YouTube has been criticised for giving a voice to the Scottish teenager who abducted, raped and murdered six-year-old girl Alesha MacPhail.
Aaron Campbell, 17, was sentenced to life in prison in February for the murder of Alesha on the Isle of Bute in July last year.
The video-sharing site is refusing to remove videos of Campbell, which were originally uploaded to his YouTube channel, showing him performing “cool tricks” on a trampoline, talking to his social media fans and pleading for more followers.
Kathryn Tremlett, harmful content manager at the UK Safer Internet Centre, said: “As a convicted murderer, he has forgone his voice on the channel. YouTube should do more to make sure this content is not on its platform.
“There should be pre-moderation on content being uploaded on YouTube and other platforms and spot checks need to be increased in the future.”
The videos of Campbell, who wanted to be a YouTube star, have been viewed thousands of times.
Google-owned YouTube banned Campbell’s YouTube channel as a mark of respect to Alesha and her family after he was convicted.
But since then YouTube users have uploaded some of Campbell’s videos, some of which have been edited, and YouTube said they are allowed to be shown.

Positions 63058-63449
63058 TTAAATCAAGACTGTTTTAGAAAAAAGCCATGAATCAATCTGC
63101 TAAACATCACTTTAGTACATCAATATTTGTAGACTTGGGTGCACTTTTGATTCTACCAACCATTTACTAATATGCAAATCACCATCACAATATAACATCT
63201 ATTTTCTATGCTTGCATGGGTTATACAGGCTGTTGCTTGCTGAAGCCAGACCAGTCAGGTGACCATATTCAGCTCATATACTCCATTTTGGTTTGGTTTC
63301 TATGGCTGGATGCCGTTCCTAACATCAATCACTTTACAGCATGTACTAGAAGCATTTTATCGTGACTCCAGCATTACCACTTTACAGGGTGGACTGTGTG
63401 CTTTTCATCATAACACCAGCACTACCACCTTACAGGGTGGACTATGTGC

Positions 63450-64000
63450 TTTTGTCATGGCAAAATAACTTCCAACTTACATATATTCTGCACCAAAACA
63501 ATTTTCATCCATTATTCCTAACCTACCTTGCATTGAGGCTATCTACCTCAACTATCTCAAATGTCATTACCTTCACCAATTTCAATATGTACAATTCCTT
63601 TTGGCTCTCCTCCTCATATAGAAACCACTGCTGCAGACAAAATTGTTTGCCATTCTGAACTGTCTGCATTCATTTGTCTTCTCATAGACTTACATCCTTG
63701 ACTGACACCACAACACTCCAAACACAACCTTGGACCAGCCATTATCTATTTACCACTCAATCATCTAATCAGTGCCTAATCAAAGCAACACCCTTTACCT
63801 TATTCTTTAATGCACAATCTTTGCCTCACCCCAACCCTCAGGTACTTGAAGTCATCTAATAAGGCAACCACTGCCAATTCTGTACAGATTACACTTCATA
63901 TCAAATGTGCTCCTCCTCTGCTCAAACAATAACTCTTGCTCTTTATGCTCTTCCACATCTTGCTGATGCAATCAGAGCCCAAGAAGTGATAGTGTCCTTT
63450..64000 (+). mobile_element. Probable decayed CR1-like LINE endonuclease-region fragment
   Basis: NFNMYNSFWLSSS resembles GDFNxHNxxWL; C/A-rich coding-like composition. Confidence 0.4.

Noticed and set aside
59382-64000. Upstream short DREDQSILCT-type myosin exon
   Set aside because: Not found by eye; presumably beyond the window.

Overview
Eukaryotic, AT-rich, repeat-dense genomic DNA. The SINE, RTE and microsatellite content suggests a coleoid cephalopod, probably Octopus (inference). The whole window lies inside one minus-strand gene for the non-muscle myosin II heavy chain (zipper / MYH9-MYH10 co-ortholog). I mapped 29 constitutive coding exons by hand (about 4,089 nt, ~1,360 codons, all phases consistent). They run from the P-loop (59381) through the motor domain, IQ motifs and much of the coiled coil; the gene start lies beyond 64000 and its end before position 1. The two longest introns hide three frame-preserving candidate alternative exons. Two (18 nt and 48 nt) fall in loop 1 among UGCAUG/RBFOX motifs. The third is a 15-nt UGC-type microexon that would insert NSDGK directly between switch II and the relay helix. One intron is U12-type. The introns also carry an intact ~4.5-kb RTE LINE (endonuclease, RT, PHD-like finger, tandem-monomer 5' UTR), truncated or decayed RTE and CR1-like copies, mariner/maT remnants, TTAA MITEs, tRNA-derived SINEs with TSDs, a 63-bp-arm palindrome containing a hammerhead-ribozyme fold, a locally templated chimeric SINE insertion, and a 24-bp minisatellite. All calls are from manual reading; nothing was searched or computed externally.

YouTube said it had removed Campbell’s channel as it violated its guidelines.
But it said that “re-uploads” of individual videos from Campbell’s YouTube channel were allowed to remain on the platform, as the content itself did not violate its guidelines.
One of the videos of Campbell uploaded by a user has been viewed more than 4,500 times.
Some of the comments on the video call for revenge on Campbell.
One says, “A bullet in your head is how I want it”, while another says, “I hope you suffer every day for the rest of your life”.
But at least one comment appears to praise Campbell, saying: “Keep it up”.
The video has been uploaded by a YouTube account called Fechitor Rachimov, which has 103 subscribers.
The account has also posted videos of right-wing commentator Alex Jones trading insults with diners in a Texas restaurant and a video entitled “Mosul before Isis occupation”, which shows footage of the city before it was bombed.
Campbell last month appealed against the 27-year minimum sentence handed down to him.